European Union Moves to Ban Most Plastics By 2020

by Duane Nichols on January 18, 2014

Plastic Pollution Problems

European Union Moves to Ban Most Plastics By 2020

Article from European Parliament,, January 15, 2014 

The most hazardous plastics and certain plastic bags should be banned by 2020, as part of an EU strategy to reduce plastic waste in the environment, says the European Parliament in a resolution voted yesterday. The EU Parliment may also introduce binding plastic waste recycling targets.

The resolution, a call for action further to a European Commission green paper, was passed by a show of hands. In it, MEPs stress that plastic waste is damaging the environment due both to weak enforcement of EU legislation on waste and to the lack of specific EU laws on plastic wastes, despite their particularities.

Rapporteur Vittorio Prodi (S&D, IT), whose text was adopted by show of hands, said:

Parliament has shown the way to deal with the huge problem of the detrimental impact of plastic waste on the environment and human health. We said today that we want to change bad habits and account for our products, from production through to final disposal. By putting these products to good use and recycling them as much as possible, we close the loop and give effect to the concept of a ‘circular’ economy. This will also help to clean up our seas and land, while creating more job opportunities.

MEPs propose that specific binding targets for collecting and sorting up to 80 percent of waste should be included in EU legislation. Mandatory criteria for recycling, and harmonized ones for collecting and sorting waste, should be framed to ensure fair competition, they say, adding that the current EU directive on packaging waste should also be reviewed.

Priority to Recycling and Composting

Parliament calls on the European Commission to make proposals by 2014 to phase out the landfilling of recyclable and recoverable waste by 2020 and discourage the incineration of this waste. It also urges that plastic waste should not be used for energy recovery unless all other possibilities have been exhausted.

MEPs believe that the most dangerous plastics should be withdrawn from the market. The use of single-use plastic bags should be phased out wherever possible. They also call for bolder steps to tackle illegal exports and dumping of plastic waste.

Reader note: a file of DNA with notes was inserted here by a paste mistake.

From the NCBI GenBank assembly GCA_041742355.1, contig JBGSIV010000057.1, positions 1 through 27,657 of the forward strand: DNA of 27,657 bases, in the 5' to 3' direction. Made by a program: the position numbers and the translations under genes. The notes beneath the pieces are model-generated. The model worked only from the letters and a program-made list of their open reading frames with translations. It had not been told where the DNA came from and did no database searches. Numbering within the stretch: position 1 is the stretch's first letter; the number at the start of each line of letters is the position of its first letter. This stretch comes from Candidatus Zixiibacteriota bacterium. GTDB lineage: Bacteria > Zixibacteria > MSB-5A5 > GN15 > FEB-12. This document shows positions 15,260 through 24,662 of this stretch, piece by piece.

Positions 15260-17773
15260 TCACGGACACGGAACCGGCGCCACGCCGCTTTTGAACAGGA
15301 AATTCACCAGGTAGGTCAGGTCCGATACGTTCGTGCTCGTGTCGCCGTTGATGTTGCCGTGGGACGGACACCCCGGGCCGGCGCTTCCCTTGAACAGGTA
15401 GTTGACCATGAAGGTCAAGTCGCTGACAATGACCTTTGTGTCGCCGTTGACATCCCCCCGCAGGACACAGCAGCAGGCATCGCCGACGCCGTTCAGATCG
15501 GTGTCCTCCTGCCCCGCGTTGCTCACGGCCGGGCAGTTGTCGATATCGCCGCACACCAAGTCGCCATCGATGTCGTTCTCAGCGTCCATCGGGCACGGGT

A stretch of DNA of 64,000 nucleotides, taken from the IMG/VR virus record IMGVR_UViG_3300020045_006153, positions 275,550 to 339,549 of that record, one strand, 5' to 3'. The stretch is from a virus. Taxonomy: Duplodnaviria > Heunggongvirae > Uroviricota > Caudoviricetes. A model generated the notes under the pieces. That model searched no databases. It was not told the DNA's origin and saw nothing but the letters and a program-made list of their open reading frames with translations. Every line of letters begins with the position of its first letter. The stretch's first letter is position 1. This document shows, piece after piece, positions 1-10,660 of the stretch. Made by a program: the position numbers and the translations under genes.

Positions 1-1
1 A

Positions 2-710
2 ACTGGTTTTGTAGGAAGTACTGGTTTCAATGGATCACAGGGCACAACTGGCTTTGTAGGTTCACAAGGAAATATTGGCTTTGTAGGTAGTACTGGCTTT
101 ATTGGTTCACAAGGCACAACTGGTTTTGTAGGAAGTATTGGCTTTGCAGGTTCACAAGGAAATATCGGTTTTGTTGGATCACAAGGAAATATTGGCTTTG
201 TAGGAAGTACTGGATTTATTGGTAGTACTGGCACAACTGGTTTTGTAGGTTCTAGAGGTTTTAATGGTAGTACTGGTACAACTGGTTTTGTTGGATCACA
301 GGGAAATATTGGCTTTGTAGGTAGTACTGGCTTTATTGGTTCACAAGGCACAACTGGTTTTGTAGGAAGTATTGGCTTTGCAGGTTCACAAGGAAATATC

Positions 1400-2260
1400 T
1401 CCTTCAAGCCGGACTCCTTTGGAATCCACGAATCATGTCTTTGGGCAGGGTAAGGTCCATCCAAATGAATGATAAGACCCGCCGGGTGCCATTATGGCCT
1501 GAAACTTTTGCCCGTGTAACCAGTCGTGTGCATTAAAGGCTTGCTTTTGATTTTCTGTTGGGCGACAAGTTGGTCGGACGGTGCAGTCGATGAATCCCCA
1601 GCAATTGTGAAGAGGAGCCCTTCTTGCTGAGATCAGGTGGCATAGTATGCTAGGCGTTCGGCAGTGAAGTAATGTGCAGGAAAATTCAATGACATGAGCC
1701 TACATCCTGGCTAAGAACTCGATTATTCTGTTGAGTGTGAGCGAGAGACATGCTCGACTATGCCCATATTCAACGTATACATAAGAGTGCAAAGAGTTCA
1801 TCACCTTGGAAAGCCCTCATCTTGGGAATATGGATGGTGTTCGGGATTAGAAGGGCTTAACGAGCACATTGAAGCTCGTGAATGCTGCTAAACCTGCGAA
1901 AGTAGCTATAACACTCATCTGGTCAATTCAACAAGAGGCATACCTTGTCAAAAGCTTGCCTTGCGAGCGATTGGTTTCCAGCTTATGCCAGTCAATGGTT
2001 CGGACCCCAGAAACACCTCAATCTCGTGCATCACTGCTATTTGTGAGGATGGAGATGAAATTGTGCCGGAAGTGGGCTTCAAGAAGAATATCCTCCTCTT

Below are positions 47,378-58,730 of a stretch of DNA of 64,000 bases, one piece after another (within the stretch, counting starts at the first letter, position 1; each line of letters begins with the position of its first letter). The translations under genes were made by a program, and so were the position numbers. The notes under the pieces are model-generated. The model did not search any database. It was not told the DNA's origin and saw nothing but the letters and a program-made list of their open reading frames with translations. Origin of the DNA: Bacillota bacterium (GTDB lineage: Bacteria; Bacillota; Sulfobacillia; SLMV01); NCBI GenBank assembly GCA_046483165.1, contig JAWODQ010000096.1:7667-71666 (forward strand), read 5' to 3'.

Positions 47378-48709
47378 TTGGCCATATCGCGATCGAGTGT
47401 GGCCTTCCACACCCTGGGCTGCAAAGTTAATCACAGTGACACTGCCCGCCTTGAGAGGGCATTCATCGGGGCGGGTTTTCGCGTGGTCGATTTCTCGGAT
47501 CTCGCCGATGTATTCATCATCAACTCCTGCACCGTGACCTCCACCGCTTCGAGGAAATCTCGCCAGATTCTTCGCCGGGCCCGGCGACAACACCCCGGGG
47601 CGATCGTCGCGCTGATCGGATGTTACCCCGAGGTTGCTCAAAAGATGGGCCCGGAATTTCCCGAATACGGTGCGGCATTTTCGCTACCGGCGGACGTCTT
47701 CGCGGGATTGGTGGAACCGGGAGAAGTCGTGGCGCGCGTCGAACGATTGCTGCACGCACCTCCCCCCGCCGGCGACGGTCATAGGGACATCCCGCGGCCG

Solid Economic Potential, Still Unexploited

MEPs stress that the economic potential of recycling plastics is still largely unexploited. Only 25 percent of plastic wastes are currently recycled. Fully enforcing EU legislation on waste could save €72 billion a year, boost the annual turnover of EU waste management and recycling firms by €42 billion and create more than 400,000 jobs by 2020, say MEPs.

Visit EcoWatch’s BIODIVERSITY page for more related news on this topic.

{ 1 comment… read it below or add one }

Jim Cutler January 19, 2014 at 2:17 pm

I find the article “European Union Moves to Ban Most Plastics By 2020” very interesting. As industry followers know, there are a number of world scale ethylene and polyethylene production facilities scheduled for construction in the US Gulf Coast. Some of this announced polyethylene production is scheduled for export to Europe.

While the European polyethylene (PE) price will be set by the price of naphtha feedstock, the physical size of the European market will not be as robust as it could be after restrictions on certain plastic products (i.e. polyethylene bags) and the required increased recycling of plastics.

Also, Europe’s import tariff on PE resins is expected to remain at 6.5%. Tariff and increasing freight costs will continue to impact US PE pricing netbacks. Bans on certain plastic materials and increased plastics recycling, will curtail European plastics market growth. This means that the proposed USGC PE projects will face both lower netbacks and a smaller market in Europe.

The mega “world scale” sized projects on the USGC, when they become operational, will want to operate at 100%. Many of the same companies that produce ethylene also produce polyethylene. It will be interesting to note whether PE prices will ultimately fall in the US, or if higher ethylene transfer prices will support higher PE prices.


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